CADUCEUS: Using the Web to Share Student Misconceptions and Solutions
To improve classroom teaching in a steady, lasting way, the teaching profession needs a knowledge base that is articulated, evolving, and shared. In spite of the continuing efforts of researchers, archived research knowledge has had little effect on the improvement of practice in the average classroom (Hiebert, Gallimore & Stigler, 2002). We are exploring the possibility of improving practice taking the knowledge of excellent practitioners as our starting point.
CADUCEUS (Computer Aided Design Uniting Concepts in Education for UnderStanding) is a database-driven interactive web site designed for K-12 teachers. Its goal is to preserve and advance the knowledge base of teaching by gathering and disseminating useful examples of pedagogical content knowledge (PCK) related to teaching for conceptual understanding.
Rationale of CADUCEUS
Comprised of insights into students’ error patterns and effective instructional representations and strategies to address those patterns, PCK distinguishes the expert teacher of content from the content area expert (Shulman, 1986; Stengel, 1997). Typically the fruit of years of experience crossing and recrossing particular curricular terrain with various groups of students, PCK is now an expected program outcome for pre-service teachers (INTASC, 1992; NCATE, 2000).
Why focus on conceptual understanding? Experienced reflective teachers have been found to possess integrated conceptual frameworks into which the details of subject matter fit (e.g., Gudmundsdottir & Schulman, 1987; Leinhardt & Smith, 1985; Magnusson, Krajcik, & Borko, 1999). Such frameworks permit flexibility in organizing learners’ experiences with content. Teachers with weaker content knowledge lack such frameworks, resulting in a piecemeal approach to knowledge and the overuse of lecture, text, workbooks, worksheets, modeling, individual seatwork, and the chalkboard. For many students, such approaches render knowledge non-memorable and/or inert.
Current best practice in teaching includes multiple reinforcements using kinesthetic and visual activities via models and manipulatives, role-plays and simulations, real-life applications, and games (Zemelman, Daniels, & Hyde, 1998). Along with cataloguing error patterns, the CADUCEUS web site includes visual representations of concepts and links to relevant interactive exercises, guided by the understanding that learners who grasp content conceptually are better able to use knowledge in new contexts (National Academy Press, 2000).
Reflecting on successes and failures with successive groups of students, good teachers constantly evolve their PCK. CADUCEUS aims to facilitate this process by making teacher insights widely available and accessible to further refinement. One data source is undergraduate teacher education student interviews of veteran teachers about their PCK development. Before it is catalogued for the site, PCK content from interviews is shared with classmates who then look for themes:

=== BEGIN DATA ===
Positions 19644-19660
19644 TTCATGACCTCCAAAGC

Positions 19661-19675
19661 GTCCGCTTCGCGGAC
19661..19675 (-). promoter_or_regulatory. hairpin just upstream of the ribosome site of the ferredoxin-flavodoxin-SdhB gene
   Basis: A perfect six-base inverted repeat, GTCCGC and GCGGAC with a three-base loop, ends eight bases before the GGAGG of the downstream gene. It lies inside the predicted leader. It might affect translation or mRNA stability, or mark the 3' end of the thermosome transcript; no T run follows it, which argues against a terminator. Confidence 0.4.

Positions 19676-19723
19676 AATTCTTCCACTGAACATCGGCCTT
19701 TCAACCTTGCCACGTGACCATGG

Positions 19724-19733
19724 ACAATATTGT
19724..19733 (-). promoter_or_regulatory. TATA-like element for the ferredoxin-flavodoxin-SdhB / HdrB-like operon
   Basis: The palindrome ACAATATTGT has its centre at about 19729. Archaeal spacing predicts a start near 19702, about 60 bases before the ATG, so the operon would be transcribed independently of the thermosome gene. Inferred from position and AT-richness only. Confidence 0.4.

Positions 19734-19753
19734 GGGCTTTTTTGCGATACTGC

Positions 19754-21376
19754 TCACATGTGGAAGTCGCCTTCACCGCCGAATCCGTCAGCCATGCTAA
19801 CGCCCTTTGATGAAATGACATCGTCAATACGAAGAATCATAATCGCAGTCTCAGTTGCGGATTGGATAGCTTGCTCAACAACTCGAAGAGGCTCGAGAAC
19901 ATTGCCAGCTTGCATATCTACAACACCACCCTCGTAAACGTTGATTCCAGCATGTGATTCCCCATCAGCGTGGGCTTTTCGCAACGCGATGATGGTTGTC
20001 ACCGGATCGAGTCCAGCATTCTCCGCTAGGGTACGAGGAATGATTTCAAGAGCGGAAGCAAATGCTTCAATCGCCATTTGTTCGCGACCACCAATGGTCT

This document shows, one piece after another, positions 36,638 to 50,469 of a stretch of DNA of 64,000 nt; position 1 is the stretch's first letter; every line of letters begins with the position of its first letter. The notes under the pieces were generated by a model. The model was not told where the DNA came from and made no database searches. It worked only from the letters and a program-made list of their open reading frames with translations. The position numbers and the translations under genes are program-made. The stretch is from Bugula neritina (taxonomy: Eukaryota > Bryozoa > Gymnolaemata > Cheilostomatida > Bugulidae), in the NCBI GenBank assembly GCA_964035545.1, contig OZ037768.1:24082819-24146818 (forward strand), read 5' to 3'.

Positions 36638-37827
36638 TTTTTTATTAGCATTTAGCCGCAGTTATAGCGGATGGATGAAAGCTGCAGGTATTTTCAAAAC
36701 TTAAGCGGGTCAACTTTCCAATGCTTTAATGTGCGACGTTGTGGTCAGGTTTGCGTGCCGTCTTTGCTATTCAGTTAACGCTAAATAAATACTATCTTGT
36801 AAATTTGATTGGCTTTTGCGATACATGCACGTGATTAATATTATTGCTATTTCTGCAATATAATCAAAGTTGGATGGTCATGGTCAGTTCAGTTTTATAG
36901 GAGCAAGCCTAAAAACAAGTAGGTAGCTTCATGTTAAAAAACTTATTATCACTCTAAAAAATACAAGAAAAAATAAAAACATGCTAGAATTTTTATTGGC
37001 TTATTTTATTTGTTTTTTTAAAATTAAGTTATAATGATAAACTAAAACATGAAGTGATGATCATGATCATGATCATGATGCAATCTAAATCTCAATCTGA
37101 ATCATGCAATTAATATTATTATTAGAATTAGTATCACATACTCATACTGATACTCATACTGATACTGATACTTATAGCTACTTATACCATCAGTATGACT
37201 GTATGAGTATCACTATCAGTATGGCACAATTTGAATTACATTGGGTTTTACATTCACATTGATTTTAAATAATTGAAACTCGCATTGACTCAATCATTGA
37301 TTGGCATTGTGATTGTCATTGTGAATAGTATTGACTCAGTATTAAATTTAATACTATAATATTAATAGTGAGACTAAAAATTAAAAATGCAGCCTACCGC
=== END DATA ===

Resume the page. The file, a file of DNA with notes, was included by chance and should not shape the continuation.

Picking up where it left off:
"A common theme I found while listening in our PCK groups was how teachers adapted and learned from their mistakes. A sign of a good teacher is someone who recognizes what doesn’t work (after making an attempt), thus changing to something that does. The teachers were very creative and seemed to adapt to the learning styles of the students."
Features of the CADUCEUS Web Site
Currently, the CADUCEUS database web site is in the prototype stages. It consists of over 20 error patterns identified by teachers in the content areas of Math, Science, Language Arts, Social Studies, Health, and Physical Education. For each error pattern identified, concept information and demographics of the target student audience are identified along with proposed response strategies and references (see Figure 1 for example).
Figure 1. Caduceus site displays key concepts, error patterns, and response strategies.
While the database is still in its infancy, it is expected to grow substantially. In addition to error patterns, the CADUCEUS site will host a number of interactive graphical exercises, demonstrations, and conceptual maps to illustrate key concepts and strategies (Figure 2). The interactive tools are geared toward students and teachers and are designed to be both engaging and informative. Usability testing of early iterations of the site showed the importance of careful design of the interactive exercises. In one particular exercise, portions of the page dynamically changed upon mouse-over. Several users did not recognize this feature and therefore missed out on critical content.
Figure 2. Examples of interactive exercises and games on the CADUCEUS site.
Future Goals of CADUCEUS
Future goals of the Caduceus site include:
- numerous additions to the database by teachers nationwide.
- contributions that take maximum advantage of the audio and video streaming capabilities of Internet2 (so that brilliant ideas do not die with their inventors).
- additions of interactive components akin to the thought experiments and anchoring intuitions Clement (1994) has described in discussing the ways experts solve problems.
In this way, the hope is to take a step forward in fulfilling the criteria practitioners’ knowledge must have to become a professional knowledge base for teaching: "public, … represented in a form that enables it to be accumulated and shared with other members of the profession, and … continually verified and improved." (Hiebert, Gallimore and Stigler, 2002, p.4).
Readers are encouraged to visit and contribute to the CADUCEUS site at http://education.wichita.edu/caduceus.
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